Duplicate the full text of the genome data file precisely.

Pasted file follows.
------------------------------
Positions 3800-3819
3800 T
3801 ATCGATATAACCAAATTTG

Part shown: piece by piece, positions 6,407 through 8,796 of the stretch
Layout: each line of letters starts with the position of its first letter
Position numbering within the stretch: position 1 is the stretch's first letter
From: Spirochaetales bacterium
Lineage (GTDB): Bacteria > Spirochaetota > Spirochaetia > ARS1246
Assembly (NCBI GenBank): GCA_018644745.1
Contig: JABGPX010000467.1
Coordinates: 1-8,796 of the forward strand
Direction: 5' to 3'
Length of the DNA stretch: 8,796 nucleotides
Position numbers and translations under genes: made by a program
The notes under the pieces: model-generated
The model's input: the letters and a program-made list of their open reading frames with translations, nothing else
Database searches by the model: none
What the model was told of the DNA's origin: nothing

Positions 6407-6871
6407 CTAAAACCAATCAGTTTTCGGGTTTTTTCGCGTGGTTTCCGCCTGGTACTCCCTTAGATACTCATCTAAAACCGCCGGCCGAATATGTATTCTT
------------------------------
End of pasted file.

Positions 3800-3819
3800 T
3801 ATCGATATAACCAAATTTG

Part shown: piece by piece, positions 6,407 through 8,796 of the stretch
Layout: each line of letters starts with the position of its first letter
Position numbering within the stretch: position 1 is the stretch's first letter
From: Spirochaetales bacterium
Lineage (GTDB): Bacteria > Spirochaetota > Spirochaetia > ARS1246
Assembly (NCBI GenBank): GCA_018644745.1
Contig: JABGPX010000467.1
Coordinates: 1-8,796 of the forward strand
Direction: 5' to 3'
Length of the DNA stretch: 8,796 nucleotides
Position numbers and translations under genes: made by a program
The notes under the pieces: model-generated
The model's input: the letters and a program-made list of their open reading frames with translations, nothing else
Database searches by the model: none
What the model was told of the DNA's origin: nothing

Positions 6407-6871
6407 CTAAAACCAATCAGTTTTCGGGTTTTTTCGCGTGGTTTCCGCCTGGTACTCCCTTAGATACTCATCTAAAACCGCCGGCCGAATATGTATTCTT